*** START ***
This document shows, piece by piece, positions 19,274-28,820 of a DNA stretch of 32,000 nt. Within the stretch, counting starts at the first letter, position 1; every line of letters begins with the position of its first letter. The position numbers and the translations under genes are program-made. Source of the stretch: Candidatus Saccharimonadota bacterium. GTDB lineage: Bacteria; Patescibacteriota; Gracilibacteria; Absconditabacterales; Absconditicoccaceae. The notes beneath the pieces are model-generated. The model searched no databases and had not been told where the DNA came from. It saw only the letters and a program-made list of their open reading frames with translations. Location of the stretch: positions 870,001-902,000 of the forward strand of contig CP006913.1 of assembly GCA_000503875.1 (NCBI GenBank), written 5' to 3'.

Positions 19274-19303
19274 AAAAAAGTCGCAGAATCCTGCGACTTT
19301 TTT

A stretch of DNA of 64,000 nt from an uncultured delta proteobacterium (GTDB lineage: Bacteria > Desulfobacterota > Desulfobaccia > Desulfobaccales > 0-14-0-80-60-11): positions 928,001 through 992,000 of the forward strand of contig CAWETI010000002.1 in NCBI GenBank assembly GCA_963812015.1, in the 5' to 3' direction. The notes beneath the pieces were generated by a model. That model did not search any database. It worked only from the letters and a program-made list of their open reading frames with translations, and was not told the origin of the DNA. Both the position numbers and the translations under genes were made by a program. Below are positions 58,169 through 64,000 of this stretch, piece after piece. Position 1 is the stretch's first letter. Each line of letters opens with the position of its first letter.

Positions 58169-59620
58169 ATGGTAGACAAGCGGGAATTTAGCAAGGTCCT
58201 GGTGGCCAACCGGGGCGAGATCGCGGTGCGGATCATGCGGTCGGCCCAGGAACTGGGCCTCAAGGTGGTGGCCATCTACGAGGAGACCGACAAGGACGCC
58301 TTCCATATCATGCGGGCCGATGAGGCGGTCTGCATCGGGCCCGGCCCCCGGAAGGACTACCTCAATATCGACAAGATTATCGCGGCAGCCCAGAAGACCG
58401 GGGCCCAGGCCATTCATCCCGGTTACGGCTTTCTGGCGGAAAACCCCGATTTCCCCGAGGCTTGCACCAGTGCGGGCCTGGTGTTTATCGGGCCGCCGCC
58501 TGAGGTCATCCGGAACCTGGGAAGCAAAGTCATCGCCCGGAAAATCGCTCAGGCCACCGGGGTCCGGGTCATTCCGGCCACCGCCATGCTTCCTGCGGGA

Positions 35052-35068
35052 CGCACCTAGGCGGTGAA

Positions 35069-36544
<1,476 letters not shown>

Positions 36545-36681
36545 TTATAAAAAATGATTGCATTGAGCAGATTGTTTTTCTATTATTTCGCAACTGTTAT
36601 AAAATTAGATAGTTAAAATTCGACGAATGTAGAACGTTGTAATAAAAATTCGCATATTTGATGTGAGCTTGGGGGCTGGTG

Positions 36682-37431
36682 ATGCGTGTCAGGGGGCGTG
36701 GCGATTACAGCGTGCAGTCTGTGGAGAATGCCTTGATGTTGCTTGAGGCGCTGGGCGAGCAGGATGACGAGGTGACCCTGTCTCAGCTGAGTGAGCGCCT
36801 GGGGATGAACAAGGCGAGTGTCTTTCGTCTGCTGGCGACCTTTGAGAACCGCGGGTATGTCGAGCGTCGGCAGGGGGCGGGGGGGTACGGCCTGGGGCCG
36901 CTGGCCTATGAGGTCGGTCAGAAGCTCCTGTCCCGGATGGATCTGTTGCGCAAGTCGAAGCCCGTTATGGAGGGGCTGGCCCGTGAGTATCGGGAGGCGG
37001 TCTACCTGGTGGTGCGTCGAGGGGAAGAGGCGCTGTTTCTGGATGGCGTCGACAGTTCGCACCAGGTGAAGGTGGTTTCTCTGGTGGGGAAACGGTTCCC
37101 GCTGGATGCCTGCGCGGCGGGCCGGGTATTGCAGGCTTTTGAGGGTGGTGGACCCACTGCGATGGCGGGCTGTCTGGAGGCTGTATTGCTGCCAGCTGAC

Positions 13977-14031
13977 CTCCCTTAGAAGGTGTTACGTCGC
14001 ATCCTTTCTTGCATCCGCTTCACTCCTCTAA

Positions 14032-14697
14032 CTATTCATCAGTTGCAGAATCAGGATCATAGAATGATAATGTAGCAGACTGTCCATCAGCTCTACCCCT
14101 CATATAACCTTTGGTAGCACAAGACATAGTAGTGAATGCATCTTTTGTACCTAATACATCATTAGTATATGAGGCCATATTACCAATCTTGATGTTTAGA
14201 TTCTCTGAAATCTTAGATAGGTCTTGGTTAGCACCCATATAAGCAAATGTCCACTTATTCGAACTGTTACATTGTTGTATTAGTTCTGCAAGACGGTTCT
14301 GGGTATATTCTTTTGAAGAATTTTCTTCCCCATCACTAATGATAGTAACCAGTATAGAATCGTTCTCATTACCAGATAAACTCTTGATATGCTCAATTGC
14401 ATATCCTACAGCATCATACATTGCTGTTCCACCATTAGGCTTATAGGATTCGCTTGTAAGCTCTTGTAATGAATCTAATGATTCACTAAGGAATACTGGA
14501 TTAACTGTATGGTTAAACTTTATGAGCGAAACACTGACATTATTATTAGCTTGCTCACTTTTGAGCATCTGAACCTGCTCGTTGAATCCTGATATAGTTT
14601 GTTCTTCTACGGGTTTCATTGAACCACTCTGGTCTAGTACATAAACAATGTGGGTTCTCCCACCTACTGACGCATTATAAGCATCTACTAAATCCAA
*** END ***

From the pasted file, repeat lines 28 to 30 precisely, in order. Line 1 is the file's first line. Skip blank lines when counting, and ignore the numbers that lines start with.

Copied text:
14001 ATCCTTTCTTGCATCCGCTTCACTCCTCTAA

Positions 14032-14697
14032 CTATTCATCAGTTGCAGAATCAGGATCATAGAATGATAATGTAGCAGACTGTCCATCAGCTCTACCCCT